Part of that intensity comes from Watt's parents. His mother, Connie, is a vice president at a company where she began her career as a secretary with no college degree. His father, John, is a local firefighter in Pewaukee, a lieutenant who taught his three boys about courage every time he left for his job. Ultimately, Watt learned plenty about how far determination, resilience and hard work can take somebody with lofty goals.
Those lessons would prove invaluable as Watt's football career evolved. Although he was an all-state tight end and defensive end, he didn't attract much interest from major colleges. Aside from Minnesota, Colorado and Central Michigan, his most passionate suitors were programs at the Division II and Division III levels.
A case of mononucleosis prior to his senior season also didn't help his cause. The illness kept him from attending summer football camps and made it easy for his dream school, Wisconsin, to ignore him.
"The coaches told me he was only 215 or 220 pounds [Watt was 6-4 and 228 pounds as a senior], and they just couldn't take the risk," Iverson said. "So they offered him a chance to be a preferred walk-on. I know he was hurt by that but we all just told him to use it as motivation."
Said Watt: "The thing that hurt me the most was that nobody got to see my work ethic up close and personal. But I kept working my tail off because I always wanted to be the best player on the field. As long as that happened, I didn't care where I went."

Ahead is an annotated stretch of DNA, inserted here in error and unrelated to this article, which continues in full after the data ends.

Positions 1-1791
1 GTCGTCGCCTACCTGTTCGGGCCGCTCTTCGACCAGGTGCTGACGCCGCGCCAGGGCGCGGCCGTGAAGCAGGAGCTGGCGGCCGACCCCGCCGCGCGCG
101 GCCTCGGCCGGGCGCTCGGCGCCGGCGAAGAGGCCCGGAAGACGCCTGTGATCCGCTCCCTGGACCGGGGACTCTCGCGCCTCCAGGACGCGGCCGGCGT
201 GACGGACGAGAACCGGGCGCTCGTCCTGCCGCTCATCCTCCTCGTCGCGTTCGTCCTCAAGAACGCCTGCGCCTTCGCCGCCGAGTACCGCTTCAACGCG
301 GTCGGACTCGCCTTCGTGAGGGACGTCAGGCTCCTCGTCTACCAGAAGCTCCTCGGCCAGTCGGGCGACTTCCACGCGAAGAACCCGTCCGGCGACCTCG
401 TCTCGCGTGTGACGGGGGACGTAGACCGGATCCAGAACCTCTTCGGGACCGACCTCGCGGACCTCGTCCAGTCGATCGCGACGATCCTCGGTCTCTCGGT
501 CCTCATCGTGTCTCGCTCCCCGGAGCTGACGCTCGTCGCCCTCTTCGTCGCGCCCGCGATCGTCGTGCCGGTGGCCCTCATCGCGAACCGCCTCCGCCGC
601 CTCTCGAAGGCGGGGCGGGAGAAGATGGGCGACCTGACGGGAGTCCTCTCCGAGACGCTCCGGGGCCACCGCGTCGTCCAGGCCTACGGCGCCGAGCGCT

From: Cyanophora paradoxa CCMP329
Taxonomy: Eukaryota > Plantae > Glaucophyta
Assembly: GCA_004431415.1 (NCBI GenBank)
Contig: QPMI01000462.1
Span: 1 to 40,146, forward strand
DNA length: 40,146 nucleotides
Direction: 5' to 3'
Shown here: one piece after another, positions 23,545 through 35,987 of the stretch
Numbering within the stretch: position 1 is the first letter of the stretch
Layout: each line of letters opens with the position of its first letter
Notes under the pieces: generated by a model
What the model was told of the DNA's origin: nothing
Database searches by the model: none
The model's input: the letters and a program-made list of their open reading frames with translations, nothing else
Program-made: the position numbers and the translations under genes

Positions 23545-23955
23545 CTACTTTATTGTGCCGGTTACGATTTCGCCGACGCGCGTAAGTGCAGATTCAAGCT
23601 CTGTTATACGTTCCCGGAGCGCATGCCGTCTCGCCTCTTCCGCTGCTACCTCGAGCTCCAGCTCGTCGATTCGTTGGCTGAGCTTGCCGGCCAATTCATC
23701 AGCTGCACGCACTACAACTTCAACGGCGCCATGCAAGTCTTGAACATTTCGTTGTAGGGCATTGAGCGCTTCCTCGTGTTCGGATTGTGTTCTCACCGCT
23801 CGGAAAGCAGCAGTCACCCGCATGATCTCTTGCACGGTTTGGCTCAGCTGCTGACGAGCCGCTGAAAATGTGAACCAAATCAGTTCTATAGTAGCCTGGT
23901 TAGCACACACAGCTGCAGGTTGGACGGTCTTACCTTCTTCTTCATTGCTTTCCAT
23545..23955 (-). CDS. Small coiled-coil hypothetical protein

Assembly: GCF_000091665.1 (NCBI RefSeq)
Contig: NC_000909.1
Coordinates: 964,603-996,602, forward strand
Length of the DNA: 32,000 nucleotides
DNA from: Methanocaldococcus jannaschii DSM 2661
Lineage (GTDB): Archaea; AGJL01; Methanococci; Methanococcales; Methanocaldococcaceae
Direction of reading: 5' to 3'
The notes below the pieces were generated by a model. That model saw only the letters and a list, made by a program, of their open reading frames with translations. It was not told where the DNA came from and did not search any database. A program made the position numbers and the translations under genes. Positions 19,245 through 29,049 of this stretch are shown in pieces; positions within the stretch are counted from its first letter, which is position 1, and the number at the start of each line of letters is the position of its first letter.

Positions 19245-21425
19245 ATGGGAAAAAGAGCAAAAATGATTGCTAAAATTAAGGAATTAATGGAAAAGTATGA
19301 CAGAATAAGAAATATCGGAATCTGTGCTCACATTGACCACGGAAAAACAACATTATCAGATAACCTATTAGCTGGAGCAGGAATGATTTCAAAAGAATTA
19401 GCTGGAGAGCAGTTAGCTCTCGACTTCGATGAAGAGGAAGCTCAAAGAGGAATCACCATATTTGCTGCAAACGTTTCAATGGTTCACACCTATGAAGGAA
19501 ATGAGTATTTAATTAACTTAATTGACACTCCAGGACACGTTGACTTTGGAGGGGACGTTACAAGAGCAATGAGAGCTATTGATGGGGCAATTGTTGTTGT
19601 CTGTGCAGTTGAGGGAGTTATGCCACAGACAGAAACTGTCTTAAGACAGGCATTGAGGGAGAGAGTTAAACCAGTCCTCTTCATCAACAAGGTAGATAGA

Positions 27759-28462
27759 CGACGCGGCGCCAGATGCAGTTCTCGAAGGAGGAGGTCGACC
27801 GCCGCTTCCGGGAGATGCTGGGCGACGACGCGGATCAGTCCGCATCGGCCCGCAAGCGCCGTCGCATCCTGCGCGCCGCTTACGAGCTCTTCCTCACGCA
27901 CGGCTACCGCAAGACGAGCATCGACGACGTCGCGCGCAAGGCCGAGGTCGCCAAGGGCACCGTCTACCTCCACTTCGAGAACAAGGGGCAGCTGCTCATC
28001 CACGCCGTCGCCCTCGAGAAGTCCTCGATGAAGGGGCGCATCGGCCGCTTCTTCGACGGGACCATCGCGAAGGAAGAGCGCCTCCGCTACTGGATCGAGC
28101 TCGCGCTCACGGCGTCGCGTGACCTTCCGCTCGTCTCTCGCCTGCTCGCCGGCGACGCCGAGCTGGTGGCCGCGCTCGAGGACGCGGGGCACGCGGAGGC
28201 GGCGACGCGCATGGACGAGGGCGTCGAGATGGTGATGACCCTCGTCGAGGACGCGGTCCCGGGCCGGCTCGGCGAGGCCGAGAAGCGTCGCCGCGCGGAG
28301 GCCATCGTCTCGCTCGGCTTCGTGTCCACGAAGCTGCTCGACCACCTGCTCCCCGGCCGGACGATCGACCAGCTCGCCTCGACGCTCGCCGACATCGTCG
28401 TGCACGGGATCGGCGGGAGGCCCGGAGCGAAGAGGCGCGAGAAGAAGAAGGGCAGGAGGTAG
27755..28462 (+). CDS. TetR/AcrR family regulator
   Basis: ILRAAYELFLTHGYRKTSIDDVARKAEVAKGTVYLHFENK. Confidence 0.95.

That attitude changed once Watt settled into Central Michigan for his freshman season. Although he loved the campus, the coaches and his teammates, he had real issues with his role. Watt was the starting tight end in an offense that essentially treated that position as an extra offensive lineman in its spread system. After playing about 20 plays against Kansas in his first game, Watt met Connie and John after the game and quietly said, "This isn't what I signed up for."
As the weeks passed, Watt became even more despondent about his chances of reaching the NFL while at Central Michigan. His breaking point finally came late in the season. After finishing the season with eight receptions for a team that won the Mid-American Conference, Watt told his parents that the coaches wanted to move him to offensive tackle at season's end. At that point, in a meeting with his family, Watt made a huge decision.